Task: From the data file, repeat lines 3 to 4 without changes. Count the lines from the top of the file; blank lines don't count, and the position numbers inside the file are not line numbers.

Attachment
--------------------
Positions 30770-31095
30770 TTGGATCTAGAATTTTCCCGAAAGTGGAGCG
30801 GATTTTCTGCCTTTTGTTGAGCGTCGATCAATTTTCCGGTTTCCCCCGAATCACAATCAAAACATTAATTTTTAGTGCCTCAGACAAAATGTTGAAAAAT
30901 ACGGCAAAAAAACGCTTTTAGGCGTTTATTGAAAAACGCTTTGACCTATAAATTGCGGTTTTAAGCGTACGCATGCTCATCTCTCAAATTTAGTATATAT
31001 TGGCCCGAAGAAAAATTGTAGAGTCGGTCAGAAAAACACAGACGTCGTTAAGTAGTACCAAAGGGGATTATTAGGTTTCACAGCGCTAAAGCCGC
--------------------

30801 GATTTTCTGCCTTTTGTTGAGCGTCGATCAATTTTCCGGTTTCCCCCGAATCACAATCAAAACATTAATTTTTAGTGCCTCAGACAAAATGTTGAAAAAT
30901 ACGGCAAAAAAACGCTTTTAGGCGTTTATTGAAAAACGCTTTGACCTATAAATTGCGGTTTTAAGCGTACGCATGCTCATCTCTCAAATTTAGTATATAT